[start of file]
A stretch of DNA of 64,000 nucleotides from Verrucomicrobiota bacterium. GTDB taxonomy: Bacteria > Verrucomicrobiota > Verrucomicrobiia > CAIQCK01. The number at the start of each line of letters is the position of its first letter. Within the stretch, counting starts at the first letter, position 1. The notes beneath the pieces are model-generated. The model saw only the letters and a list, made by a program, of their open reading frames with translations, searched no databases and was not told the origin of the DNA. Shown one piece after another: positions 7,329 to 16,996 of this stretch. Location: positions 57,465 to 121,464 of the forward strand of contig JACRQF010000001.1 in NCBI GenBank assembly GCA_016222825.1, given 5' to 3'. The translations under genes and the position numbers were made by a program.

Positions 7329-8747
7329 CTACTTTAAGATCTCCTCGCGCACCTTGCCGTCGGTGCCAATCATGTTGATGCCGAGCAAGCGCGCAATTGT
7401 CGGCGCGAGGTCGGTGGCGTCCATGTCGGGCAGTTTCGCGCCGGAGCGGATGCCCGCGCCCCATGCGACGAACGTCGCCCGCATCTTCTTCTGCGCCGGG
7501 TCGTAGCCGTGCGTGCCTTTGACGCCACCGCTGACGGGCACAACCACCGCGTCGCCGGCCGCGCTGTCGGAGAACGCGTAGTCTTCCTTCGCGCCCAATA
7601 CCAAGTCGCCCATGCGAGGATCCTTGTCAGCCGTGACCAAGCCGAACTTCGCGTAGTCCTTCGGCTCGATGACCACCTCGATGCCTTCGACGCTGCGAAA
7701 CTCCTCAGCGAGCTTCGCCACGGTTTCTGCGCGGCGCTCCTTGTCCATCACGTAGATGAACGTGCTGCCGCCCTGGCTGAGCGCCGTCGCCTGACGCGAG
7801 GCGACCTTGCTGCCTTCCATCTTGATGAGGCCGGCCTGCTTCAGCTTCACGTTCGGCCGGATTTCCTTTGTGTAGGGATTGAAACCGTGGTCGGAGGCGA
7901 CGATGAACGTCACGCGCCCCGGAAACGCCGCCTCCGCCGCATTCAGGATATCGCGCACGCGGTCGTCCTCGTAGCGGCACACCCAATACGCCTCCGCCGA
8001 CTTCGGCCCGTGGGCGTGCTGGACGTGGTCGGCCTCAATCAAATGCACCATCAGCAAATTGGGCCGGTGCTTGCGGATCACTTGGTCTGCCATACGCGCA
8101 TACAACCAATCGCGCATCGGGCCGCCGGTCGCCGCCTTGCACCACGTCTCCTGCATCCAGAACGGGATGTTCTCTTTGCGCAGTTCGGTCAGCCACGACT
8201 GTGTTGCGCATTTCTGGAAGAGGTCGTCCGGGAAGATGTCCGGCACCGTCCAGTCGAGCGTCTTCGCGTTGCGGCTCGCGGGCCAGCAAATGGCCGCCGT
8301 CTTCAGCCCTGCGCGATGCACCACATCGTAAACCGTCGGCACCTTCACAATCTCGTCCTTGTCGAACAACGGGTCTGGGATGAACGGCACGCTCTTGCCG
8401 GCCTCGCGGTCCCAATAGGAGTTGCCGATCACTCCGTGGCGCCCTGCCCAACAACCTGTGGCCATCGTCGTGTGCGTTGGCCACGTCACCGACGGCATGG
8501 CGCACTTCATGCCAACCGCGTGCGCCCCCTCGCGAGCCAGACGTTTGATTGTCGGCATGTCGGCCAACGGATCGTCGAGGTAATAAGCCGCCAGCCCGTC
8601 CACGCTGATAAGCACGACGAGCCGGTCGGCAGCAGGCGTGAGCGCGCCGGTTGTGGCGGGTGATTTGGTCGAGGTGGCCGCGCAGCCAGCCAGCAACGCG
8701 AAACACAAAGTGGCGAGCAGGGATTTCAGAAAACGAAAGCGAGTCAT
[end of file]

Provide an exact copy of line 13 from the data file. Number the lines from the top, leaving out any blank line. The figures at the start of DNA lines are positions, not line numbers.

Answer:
8301 CTTCAGCCCTGCGCGATGCACCACATCGTAAACCGTCGGCACCTTCACAATCTCGTCCTTGTCGAACAACGGGTCTGGGATGAACGGCACGCTCTTGCCG